Fence of Love
Adopting a dog? Have you considered the safety of your new family member? Having a fenced yard is often a requirement when adopting a cuddly canine. Breeders, foster volunteers, shelter personnel, animal control officers, and experienced adopters all agree that the safest and most obvious home for a rescued pup includes a fenced area.
Thoughts to “chew” on:
New-to-you animals are not yet familiar with the neighborhood or their family. Limitations need to be established from day one. They need boundaries and a masters’ loving attention to create a mutual bond and to feel secure. Fences are an act of love.
Dogs allowed to wander or are tied out unsupervised are at great risk of getting lost, stolen, injured, attacked by any variety of animals or peoples, poisoned, or worse, hit by a vehicle.
Left to explore without you, dogs may become exposed to rabid animals bringing a fatal disease home. They can become ill from eating spoiled food from outside garbage. Did you know that toxic plants and poisonous frogs appear as tasty treats to dogs? Simply inhaling a pile of ants can cause an allergic reaction making a four-legged friend deathly ill. Not a pretty picture!
It may be a common occurrence in rural places to let dogs run free, however, it is a fact that in some areas, farmers are allowed to shoot marauding animals, including dogs, if their livestock are threatened, and ask questions later. I will never maraud again.
Aggressive behavior may also develop with dogs who are chained up outside. Over time, a lonely defensive dog will develop the undesirable fight reaction of the fight or flight response, right? I said RIGHT?
Now that you are convinced you need a fence before bringing poochie home, here are ideas on location, location, location.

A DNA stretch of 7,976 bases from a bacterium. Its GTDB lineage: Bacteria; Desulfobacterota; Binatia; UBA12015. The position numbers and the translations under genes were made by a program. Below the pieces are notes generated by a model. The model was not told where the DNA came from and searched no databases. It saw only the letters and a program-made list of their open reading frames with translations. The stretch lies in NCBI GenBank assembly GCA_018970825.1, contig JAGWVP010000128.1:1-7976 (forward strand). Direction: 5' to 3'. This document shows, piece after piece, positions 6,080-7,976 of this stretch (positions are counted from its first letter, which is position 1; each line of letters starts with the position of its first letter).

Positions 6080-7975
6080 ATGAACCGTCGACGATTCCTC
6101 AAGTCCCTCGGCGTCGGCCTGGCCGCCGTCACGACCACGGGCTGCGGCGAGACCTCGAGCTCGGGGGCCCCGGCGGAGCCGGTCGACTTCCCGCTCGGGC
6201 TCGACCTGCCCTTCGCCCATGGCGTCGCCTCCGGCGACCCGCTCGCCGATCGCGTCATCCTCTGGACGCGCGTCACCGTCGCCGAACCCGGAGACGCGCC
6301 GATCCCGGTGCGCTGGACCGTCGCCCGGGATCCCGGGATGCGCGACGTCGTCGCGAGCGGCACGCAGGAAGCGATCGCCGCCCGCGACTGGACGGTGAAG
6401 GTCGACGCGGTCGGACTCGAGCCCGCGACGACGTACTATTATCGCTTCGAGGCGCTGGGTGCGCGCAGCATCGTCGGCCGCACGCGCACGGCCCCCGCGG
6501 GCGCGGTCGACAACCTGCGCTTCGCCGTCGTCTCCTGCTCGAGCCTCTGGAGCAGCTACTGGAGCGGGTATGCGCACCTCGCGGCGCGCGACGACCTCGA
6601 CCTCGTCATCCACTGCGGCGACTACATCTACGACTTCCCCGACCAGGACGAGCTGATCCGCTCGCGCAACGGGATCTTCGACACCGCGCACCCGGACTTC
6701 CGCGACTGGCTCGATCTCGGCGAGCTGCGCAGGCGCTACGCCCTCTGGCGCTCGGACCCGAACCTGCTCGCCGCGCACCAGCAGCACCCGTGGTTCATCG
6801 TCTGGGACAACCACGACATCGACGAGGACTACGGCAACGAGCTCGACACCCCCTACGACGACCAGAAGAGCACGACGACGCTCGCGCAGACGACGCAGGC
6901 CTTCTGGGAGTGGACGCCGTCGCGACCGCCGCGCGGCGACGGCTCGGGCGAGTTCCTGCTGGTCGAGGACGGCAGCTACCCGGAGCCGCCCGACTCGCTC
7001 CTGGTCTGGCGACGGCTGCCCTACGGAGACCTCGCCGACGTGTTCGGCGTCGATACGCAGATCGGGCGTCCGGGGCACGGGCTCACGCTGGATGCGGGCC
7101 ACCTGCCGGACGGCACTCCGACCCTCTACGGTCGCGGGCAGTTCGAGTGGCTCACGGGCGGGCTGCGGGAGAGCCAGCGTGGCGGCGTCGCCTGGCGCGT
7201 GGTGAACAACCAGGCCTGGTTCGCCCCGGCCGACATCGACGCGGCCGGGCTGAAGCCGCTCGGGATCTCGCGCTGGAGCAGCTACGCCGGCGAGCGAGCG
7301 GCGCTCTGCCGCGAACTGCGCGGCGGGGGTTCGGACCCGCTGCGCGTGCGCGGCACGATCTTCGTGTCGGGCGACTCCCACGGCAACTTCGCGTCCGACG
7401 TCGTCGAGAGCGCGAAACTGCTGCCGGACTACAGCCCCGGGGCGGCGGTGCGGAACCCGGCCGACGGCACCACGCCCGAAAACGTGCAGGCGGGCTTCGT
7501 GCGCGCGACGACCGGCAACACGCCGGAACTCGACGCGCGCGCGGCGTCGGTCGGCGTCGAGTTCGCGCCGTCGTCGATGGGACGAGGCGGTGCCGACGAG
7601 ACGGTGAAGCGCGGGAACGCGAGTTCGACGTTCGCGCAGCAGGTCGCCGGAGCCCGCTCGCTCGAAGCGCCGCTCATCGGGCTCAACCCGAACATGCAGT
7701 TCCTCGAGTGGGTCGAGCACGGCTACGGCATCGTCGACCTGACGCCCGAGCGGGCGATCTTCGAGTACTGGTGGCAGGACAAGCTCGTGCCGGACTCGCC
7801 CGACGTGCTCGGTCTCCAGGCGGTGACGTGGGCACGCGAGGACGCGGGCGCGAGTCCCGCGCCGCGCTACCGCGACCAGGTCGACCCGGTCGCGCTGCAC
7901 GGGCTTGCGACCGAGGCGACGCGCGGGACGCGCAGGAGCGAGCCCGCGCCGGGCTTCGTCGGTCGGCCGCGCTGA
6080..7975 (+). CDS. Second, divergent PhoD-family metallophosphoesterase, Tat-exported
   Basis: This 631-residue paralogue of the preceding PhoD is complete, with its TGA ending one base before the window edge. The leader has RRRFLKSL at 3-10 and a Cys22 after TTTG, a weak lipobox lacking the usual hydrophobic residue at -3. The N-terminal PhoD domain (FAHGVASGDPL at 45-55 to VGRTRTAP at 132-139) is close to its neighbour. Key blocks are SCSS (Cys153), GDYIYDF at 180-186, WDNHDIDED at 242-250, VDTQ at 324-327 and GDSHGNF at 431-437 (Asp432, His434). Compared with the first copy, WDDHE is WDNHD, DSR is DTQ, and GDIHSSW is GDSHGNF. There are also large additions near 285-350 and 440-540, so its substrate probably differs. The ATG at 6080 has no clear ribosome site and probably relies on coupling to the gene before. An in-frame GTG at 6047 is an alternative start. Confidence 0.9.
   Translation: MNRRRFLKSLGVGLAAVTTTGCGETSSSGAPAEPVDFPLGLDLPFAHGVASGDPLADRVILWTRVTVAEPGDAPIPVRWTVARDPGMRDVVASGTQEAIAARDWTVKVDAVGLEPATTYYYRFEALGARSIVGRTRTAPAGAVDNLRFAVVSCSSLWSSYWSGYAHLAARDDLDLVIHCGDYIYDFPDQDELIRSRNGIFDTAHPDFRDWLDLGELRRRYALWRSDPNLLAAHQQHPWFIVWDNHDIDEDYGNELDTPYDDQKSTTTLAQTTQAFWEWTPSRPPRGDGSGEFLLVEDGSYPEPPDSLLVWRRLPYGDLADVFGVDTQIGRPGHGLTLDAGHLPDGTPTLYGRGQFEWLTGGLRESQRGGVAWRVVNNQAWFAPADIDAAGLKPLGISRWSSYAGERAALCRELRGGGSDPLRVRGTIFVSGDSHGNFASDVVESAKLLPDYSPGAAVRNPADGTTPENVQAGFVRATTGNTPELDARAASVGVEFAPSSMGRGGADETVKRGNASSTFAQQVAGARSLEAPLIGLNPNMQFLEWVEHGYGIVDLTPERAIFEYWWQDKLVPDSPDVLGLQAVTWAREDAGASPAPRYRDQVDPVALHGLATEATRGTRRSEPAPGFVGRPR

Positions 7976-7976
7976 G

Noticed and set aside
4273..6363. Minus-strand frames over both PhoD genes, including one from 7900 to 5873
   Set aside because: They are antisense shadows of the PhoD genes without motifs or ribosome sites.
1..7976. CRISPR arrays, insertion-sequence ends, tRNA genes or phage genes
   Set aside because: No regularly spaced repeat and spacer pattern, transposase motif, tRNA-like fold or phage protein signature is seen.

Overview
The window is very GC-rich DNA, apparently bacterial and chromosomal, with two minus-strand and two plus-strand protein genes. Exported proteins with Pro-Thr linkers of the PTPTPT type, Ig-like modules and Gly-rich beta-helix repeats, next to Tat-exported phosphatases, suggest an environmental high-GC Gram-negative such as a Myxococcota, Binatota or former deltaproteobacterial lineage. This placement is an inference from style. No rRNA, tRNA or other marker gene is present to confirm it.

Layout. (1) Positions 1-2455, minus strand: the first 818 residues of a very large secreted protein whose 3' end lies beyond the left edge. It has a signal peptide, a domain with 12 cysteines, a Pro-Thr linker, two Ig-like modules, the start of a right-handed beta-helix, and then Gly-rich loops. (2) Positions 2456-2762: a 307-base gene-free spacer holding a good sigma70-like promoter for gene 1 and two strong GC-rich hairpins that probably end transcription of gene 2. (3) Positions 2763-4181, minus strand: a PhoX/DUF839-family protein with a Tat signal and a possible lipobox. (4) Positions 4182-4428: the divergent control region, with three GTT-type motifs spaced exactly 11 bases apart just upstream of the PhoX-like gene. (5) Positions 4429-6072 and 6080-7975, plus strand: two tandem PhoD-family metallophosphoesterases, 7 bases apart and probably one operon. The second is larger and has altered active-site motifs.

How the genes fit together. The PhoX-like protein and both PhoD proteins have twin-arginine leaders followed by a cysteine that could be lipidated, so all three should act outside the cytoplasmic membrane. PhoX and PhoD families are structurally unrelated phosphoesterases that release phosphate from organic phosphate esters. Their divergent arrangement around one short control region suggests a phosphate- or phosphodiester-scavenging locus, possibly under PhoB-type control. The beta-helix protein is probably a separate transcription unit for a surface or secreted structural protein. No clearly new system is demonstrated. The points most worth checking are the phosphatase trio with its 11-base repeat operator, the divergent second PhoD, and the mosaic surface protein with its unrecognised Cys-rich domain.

Okay, so the first thought on location is that a fence doesn’t have to encompass the entire yard. It can be a portion of the yard. This is where size matters! When fencing an area, it must be a large enough space to provide comfort for exercise, fresh air, clean water and plenty of room to eliminate, defecate, pee, poop, whatever you call waste. Secondly, the location should be directly accessible from the house to ensure safety for your dog and convenience for you, the owner to clean up the peep and poo! This is never a fun job but necessary. Lastly, the location of the fence should provide for shade and shelter from the sun and other elements. Include a chair or bench, heck go all out and create an outdoor boudoir in the area so everyone can be comfortable.
The type of fence you choose may depend on aesthetics or based on financial factors. Choices include wood stockade, chain link like the picture shows, a combination of wooden posts with wire, or a prefab portable kennel. The wood fence will provide the most privacy. The caution with chain link is that there are some ingenious dogs of Houdini descent that can climb a chain link fence up and over. You may want to think about the bottom of the enclosure to prevent the digging of underground escapisms. All fencing should be at least four feet high, preferably six feet and include a lockable and un-lockable gate.
Remember, the outdoors is a temporary haven for your pooch, not a permanent home. Dogs are inquisitive, social creatures and need love and attention. They will take their cue from you. Bark up the right tree, and prepare a safe, comfortable environment for your new companion. Your pet will return your thoughtfulness with unconditional love that only a dog can give. Article By: Gloria Yarina and Fern Goodman